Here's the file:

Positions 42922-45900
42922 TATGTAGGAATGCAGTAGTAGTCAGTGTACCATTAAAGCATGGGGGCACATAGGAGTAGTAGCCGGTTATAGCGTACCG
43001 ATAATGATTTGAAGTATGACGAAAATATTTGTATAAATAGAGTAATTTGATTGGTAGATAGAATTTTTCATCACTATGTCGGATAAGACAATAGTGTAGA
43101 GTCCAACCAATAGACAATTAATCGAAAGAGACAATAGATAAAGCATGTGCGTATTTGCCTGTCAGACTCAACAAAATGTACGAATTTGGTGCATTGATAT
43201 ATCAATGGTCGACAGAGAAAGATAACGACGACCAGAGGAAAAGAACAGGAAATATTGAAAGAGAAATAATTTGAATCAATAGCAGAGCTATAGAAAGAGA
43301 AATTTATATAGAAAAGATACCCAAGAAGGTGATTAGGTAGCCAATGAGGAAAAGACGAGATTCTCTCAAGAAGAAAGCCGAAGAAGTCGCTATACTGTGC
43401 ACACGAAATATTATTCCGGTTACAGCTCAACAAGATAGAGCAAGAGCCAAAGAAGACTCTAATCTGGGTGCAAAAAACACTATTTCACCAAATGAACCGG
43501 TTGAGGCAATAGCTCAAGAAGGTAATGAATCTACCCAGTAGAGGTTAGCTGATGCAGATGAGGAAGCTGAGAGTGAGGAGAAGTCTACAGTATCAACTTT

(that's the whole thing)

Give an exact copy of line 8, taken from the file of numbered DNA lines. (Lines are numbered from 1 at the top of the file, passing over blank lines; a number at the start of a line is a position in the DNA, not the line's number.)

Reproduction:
43501 TTGAGGCAATAGCTCAAGAAGGTAATGAATCTACCCAGTAGAGGTTAGCTGATGCAGATGAGGAAGCTGAGAGTGAGGAGAAGTCTACAGTATCAACTTT